Words by Luke LaBenne
As a child Georgia Anne Muldrow would sit under the piano and listen to her mother play. She would map the movement of her mother’s fingers and absorb the sounds. Now, as an acclaimed and accomplished musician, she’s using her mother’s instrument to return the favor and send her mother some love. Under the name Jyoti, a sacred moniker given to her by late jazz legend Alice Coltrane, she delivers her most powerful and personal music compositions to date.
On Mama, You Can Bet! Jyoti sits you down at the piano beside her and invites you to absorb the sound and feel what she feels. Whether it’s gentle piano ballads that explode into visceral hymns, ethereal instrumental jams, or G Funk remixes of jazz classics; each new creation brings you further into Georgia’s mind. On this record she celebrates the women in her life who shaped her, the women who came before and paved the way for her to be the rare and daring artist that she is today.
OS: How are you doing today?
GM: I’m finding reasons to laugh.
OS: That’s great! I enjoyed your voicemail message because it told me to enjoy the sunshine and I appreciated that.
GM: [laughs] I don’t even remember what I said on there.
OS: You put out your last Jyoti record in 2013, what made you put out another one in 2020?
GM: Just because I had enough songs to do one, just enough of them had accumulated.
OS: Do you always know when it’s a Jyoti song? What’s different about it?
GM: It’s a different space, the music and the way it’s coming out. I think with this one, it just made itself clear. A lot of the songs spring from me being at the piano improvising and just feeling. I’m really emotionally connected to the piano, like so much that I don’t even play it every day because it’s too much to unpack. I play a combo of everything, but piano is the instrument of my mother. I play it when my eyes are closed, I’m not thinking about anything and these songs just come out on their own. Sometimes I’ve got to sing on it. There’s just certain things that make it really clear that a jazz song is about to happen. It’s an emotional thing.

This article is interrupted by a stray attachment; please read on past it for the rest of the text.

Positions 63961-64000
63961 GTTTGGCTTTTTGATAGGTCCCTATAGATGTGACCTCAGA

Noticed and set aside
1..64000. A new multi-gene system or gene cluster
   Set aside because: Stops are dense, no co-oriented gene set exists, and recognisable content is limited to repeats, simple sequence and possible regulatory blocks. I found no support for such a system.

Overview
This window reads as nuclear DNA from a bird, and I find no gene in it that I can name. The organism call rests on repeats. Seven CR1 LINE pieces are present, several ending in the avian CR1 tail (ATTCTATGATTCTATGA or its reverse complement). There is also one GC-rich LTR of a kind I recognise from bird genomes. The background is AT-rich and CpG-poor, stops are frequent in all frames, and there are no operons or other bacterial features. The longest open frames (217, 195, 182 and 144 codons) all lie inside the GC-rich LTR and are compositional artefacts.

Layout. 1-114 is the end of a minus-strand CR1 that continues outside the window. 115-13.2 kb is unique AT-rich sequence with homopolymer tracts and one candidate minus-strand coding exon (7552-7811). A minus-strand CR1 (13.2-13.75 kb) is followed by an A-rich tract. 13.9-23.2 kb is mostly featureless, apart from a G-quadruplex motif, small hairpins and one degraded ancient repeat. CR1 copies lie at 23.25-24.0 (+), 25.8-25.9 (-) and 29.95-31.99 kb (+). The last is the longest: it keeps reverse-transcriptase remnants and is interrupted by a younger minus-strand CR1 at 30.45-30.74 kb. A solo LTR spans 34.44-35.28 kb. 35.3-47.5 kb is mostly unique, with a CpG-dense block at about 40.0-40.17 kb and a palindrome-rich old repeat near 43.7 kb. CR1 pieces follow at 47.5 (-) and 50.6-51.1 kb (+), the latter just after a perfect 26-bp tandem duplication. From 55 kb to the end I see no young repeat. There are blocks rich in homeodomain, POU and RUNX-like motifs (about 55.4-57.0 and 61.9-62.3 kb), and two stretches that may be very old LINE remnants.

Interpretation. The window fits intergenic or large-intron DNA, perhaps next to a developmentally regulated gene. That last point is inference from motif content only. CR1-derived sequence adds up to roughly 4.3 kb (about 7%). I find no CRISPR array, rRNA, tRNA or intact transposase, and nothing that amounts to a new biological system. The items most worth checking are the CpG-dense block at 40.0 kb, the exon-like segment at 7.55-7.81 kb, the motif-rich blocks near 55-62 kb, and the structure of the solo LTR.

OS: Did your mother teach you to play the piano?
GM: By playing it all the time around me, I mean I grew up with a piano in the house. I grew up under it.
She was never like, “This is a B flat.” I mean I think she tried that with me, but I had a learning style that is so different. Now that I’m older, when I go to visit her I just let her know, “I want to learn your songs mom.” I sit by her and it’s been very amazing to see the way that she works out her chords and the way that she problem solves with her hands. I can see a lot of kinship with the way that I play and the way that she plays. We play different chordal structures but the way we problem solve with our fingers is very similar. It’s really fun, but she’s a thousand times the pianist that I am. She hustled with her piano and her voice, playing standards and playing the Fake Books and all that. The Fake Books put food on the table. But through the whole thing she had songs of her own. She’s really a true singer/songwriter, picking up change playing standards. Then she joined the spiritual community and wrote songs there. That’s where she found a way to fuse the joy of songwriting with her spirituality. She really found herself through that. That’s how I learned my spirituality too, by seeing her work out her feelings on the piano. I think that’s the reason why it’s an emotional instrument for me, very emotional. I would never play more than two songs on the piano during a concert. It’s just too much I’d probably end up going off the rails.
OS: You play the piano very beautifully on the song “Orgone” and your vocals and the piano are constantly going somewhere new. I feel like it’s just a stream of different thoughts and emotions. Is that how you felt when you wrote it?
GM: Yeah, it was definitely an improvisation on the piano. That’s the language of how I feel. Even the words, I tried my best to translate what I was saying with the piano. That’s what you hear.